#womenwritefantasy

You know when you read stuff in a reputable newspaper and everyone gets very cross and  starts a new hashtag and then a few days later it all just Goes Away Like it Never Happened?

That.

The offending article is here:  http://gu.com/p/477kp/stw

And the hashtag in response

#womenwritefantasy

I think this particularly got to me because without women fantasy writers I would not have been a reader, much less a writer. Millions of young adults in the post Harry Potter era owe the same debt to JK Rowling.

So in the spirit of celebration I would like to thank women who write fantasy.

Realistic fiction is great. But as my son recently said (verbatim) as I tried to interest him in a worthy Carnegie shortlisted title: Mum, you know I hate boring real life books about real things that happen to real people! Apple, tree and all that.

In my dull, dismal suburban ’70s British childhood, food was awful, racism was rife and TV rubbish. Real life was composed of money worries, fear and stress. DVD players, computer games (and indeed computers) were unheard of and the cinema was a school holidays only treat.

Who wouldn’t seek escape? I invented stories on walks home from school (alone-it was the seventies) about the family that lived in a faux-Gothic apartment block or the wild, carousing fairies that clustered in the rose-bushes of neat suburban plots.

Charmed_Life 0965846865.1.zoom

Outwardly I went to school, learned to write and do sums, skipped and played rounders (actually-I never really learned to play rounders) in jump-suits and maxi dresses like any other kid.

But REAL life went on somewhere else–in my head. I never wrote my stories down. I didn’t tell anyone about them.

A reader before I started school, the only people who not only understood, but fired my real, inner life, people with whom I was constantly engaged in dialogue were that under-estimated species, women writers of children’s fantasy.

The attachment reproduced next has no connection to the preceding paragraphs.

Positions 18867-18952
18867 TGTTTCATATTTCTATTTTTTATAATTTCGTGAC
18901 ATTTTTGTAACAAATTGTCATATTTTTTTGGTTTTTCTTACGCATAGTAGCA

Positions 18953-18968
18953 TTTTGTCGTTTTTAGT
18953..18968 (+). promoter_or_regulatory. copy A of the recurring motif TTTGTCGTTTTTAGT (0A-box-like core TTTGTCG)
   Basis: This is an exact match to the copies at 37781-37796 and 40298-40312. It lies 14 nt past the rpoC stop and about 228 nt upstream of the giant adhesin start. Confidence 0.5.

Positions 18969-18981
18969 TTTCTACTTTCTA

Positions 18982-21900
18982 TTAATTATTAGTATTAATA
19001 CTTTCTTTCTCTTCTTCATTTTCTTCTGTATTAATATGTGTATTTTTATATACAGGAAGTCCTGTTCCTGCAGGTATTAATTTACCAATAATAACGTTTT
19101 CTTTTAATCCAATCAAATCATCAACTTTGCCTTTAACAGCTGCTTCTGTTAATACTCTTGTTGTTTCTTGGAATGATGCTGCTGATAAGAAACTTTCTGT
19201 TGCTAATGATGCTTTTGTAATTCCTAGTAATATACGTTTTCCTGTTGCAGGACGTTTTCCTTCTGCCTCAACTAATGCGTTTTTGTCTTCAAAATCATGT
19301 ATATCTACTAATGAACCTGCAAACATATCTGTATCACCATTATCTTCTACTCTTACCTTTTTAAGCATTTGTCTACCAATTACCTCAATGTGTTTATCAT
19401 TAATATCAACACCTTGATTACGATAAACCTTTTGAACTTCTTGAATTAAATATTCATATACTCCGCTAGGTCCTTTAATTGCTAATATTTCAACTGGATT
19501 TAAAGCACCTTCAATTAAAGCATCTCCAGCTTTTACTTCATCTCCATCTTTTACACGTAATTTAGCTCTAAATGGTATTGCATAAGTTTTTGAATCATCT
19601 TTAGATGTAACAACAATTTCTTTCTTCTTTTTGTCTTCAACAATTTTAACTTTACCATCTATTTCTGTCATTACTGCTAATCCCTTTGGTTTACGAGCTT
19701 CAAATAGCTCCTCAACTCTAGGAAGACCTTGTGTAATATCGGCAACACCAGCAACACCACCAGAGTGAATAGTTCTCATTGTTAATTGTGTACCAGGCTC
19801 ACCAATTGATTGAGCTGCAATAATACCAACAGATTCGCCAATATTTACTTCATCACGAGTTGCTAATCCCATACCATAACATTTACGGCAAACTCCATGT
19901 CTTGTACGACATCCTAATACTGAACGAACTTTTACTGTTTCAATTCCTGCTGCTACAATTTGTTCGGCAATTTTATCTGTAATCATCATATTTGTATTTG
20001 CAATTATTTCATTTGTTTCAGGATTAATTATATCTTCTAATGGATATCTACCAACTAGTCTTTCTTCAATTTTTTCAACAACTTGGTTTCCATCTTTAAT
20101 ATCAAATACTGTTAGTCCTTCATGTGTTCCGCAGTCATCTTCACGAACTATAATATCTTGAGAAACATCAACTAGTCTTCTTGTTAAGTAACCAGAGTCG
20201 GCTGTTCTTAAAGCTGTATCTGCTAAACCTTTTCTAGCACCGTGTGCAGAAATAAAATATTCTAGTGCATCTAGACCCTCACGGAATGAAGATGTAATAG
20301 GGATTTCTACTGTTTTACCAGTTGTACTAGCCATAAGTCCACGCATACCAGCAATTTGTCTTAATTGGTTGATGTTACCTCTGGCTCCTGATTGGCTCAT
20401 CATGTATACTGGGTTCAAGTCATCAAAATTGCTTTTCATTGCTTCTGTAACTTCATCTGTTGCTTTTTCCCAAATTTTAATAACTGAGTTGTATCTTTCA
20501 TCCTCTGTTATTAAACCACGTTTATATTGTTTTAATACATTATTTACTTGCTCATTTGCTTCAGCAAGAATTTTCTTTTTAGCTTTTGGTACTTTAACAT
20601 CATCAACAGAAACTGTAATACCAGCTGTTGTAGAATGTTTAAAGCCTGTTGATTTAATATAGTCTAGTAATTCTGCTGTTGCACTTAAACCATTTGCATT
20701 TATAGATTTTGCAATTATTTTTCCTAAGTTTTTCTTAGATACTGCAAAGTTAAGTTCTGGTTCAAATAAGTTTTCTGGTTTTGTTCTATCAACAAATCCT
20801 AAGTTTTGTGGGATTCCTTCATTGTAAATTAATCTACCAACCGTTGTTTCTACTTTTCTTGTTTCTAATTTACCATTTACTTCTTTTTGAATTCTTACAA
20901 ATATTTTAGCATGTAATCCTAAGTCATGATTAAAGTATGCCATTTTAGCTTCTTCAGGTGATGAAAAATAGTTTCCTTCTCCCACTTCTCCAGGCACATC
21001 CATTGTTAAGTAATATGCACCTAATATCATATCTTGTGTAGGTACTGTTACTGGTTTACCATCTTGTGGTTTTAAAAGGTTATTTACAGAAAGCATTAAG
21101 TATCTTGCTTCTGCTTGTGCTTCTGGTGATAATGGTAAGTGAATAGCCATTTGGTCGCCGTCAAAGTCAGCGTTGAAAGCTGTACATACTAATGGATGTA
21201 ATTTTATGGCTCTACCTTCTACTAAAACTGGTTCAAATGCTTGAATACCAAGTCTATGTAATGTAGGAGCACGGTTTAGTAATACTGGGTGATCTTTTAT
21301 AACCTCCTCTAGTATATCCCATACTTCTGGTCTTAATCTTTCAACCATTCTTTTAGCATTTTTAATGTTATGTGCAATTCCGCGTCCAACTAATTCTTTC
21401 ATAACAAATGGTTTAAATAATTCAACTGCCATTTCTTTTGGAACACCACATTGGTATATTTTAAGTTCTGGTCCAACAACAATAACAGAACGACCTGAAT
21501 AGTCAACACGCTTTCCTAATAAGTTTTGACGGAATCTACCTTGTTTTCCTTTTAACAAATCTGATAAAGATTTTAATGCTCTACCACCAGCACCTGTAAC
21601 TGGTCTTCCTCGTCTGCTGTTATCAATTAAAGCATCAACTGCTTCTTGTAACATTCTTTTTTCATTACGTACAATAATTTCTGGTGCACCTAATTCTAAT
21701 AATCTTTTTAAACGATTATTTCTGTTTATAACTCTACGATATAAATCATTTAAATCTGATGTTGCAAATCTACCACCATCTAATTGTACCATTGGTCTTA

I began with Enid Blyton and The Magic Faraway Tree and moved swiftly on, via that other denigrated institution, the local library, to E Nesbit, then the wilder delights of Joan Aiken, Susan Cooper and most of all, the immortal Diana Wynne Jones. I recently reread Charmed Life and was thrilled again by its sheer, wicked inventiveness.

I time-travelled with Penelope Farmer in Charlotte Sometimes and Alison Uttley ( A Traveller in Time).

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I discovered, via the glamour of American cousins, the space travelling delights of Madeline L’Engle and Ursula Le Guin. I tried to read the Hobbit once, aged 9 and hated it. Tolkein took it all so SERIOUSLY. And those silly names. Plus, more importantly, WHERE were the girls???

And now having come full circle, I write (for children and adults), run a children’s reading group and read, read read. I want to add so many more names.

Frances Hardinge is a true original. I’m reading Gullstruck Island and am blown away, once again by her wit, wonder and inventiveness.

Ysabeau Wilce and Flora Segunda-probably the best modern fantasy heroine in children’s literature.

Franny Billingsley with The Folk Keeper, who writes so beautifully you want to reread every sentence.

The wonderful Holly Black whose Doll Bones is that rare thing, an utterly perfect middle grade book.

The hugely talented Karen Foxlee, Anne Ursu, Sage Blackwood, Emma Trevayne, Kate Milford. Megan Whalen Turner and Kristin Cashore, all of whom I’ve only discovered in the last couple of years.

Queens of the short story Margo Lanagan and Kelly Link.

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And twin godmothers of the fractured and retold fairy tale: Angela Carter and Marina Warner (who between them, frankly, got me through my twenties)

Thank you, all of you.

If we wish hard enough, perhaps we can arrange for that particular Guardian critic to be eaten by a large, fierce and fictional dragon. Scary_Dragon_by_VeVe_350Z

via http://veve-350z.deviantart.com

About g.r.del

reading, writing and the rest. @storyvilled on twitter.
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